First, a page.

‘He’s a monster. Grandest lion you ever saw. Nearly a dozen feet long, a good quarter ton, magnificent tawny coat and a coal-black mane. He’s as clever as he is big. He appears and disappears like a ghost. The Africans think he’s an evil spirit. He seems to kill just for the joy of killing. I wouldn’t be surprised if he is the mate of the lioness I shot. He seems bent on taking a terrible revenge for her death. He turns up when we don’t expect him and is gone before we can get to him. But the balloon will help. From way up there we ought to be able to spot him long before he gets to the tracks. Then we’ll slide down the trail line to our car, drive up the road that runs alongside the railway, and by the time he gets to the tracks we’ll be there waiting for him.’

‘I hope it works out that way,’ said the warden, bringing the car to a stop in the camp.

Men poured out of the cabins and tents to see this strange spectacle - a combination of car and balloon. Some were rangers, some European and American guests. But the ones who really looked good to the boys were their own thirty blacks who had so ably helped them to clear Tsavo of poachers and, before that, had worked so faithfully and fearlessly taking wild animals alive to be shipped to the world’s zoos.


There was Toto, Hal’s gunbearer, with a grin a yard wide. There was Joro, the chief tracker, and there was brave Mali with his magnificent Alsatian dog, Zulu. Here were all the old friends of many thrilling adventures.

They were full of questions. ‘Why do we have to stay here?’ ‘Why can’t we be with you?’ ‘Why won’t King Ku let us help you?’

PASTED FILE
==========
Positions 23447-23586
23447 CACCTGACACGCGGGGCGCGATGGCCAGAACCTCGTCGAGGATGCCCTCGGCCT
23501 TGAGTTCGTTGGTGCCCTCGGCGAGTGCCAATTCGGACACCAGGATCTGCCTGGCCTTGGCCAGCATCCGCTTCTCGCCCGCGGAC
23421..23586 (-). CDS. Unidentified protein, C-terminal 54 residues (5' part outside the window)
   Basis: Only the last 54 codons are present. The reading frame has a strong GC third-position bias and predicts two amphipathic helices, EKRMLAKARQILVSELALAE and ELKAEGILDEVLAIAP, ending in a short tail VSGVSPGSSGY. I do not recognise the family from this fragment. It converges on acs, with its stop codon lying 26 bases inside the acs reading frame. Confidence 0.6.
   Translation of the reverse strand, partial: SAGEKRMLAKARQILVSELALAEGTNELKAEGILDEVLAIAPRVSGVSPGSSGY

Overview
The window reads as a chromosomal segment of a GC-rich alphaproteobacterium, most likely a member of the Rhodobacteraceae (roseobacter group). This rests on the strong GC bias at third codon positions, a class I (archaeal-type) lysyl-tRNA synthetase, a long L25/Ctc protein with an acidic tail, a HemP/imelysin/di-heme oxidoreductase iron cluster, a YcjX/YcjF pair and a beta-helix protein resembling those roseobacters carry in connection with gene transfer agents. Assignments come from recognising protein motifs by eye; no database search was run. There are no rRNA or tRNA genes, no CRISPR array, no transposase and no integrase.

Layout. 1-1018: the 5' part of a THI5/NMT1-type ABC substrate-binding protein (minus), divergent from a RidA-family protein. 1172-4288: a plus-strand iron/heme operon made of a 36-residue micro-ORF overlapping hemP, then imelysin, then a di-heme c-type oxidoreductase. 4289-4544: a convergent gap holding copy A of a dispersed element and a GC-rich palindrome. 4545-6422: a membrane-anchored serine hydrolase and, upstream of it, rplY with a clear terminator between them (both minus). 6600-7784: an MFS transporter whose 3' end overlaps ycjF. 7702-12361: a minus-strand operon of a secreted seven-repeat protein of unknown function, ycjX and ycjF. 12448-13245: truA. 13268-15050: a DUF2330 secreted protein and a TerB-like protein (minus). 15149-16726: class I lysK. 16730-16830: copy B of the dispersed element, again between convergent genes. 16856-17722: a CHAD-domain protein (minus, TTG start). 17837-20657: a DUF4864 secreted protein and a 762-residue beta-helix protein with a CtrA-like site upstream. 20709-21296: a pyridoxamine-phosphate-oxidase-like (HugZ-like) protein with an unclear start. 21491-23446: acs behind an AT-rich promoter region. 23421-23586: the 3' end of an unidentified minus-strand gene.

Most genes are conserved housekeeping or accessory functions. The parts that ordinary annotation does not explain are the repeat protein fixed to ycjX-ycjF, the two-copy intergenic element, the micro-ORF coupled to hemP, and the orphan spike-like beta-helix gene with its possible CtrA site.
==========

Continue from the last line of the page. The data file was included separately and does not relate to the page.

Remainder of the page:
Hal could only assure them that he and Roger would be back with them soon.

‘I think we have only one more man-eater to get,’ he said. ‘Then our job will be done.’

He didn’t say that this one man-eater was equal to a dozen ordinary lions and finishing him off would be no simple matter.

Two extra cylinders of hydrogen were placed in the car and the necessary foods and medicines for the cub.

Then, with a cheerfulness they did not feel, Hal and Roger said goodbye to their friends, checked the trail line to make sure that the balloon was securely hitched to the car, and set out on the twenty-mile trip to the railway campground.

It was necessary to go slowly. Towing a thirty-foot bubble at the end of a hundred-foot line was quite different from towing a vehicle at ground level. The balloon must be kept overhead. If Hal drove fast the balloon would lag behind, lose altitude, and might even drag along the ground. In that case the gas would escape through the hole in the bottom of the bag and the entire envelope would crumple up.

Then there was the wind to reckon with. Luckily the air was reasonably still, but now and then a gust would

carry the balloon in front of the car or behind it or cause it to brush against the trees on either side of the road. There was the constant danger that a broken-off branch might puncture the huge bag. Then out would go the gas, and hundreds of yards of nylon would bury the car and the two boys and their hopes.

The first animals they met created no problem. A surprised leopard slunk away into the shadow of the woods. A big-jawed hippo was so intent upon eating a path three feet wide through the grass that it did not notice the balloon over its head. An irritable rhino disturbed by the noise of the engine looked up from his dinner of thorns. But if he saw the balloon at all he probably mistook it for a cloud, since rhinos need glasses.

BOOK: 09 Lion Adventure
2.79Mb size Format: txt, pdf, ePub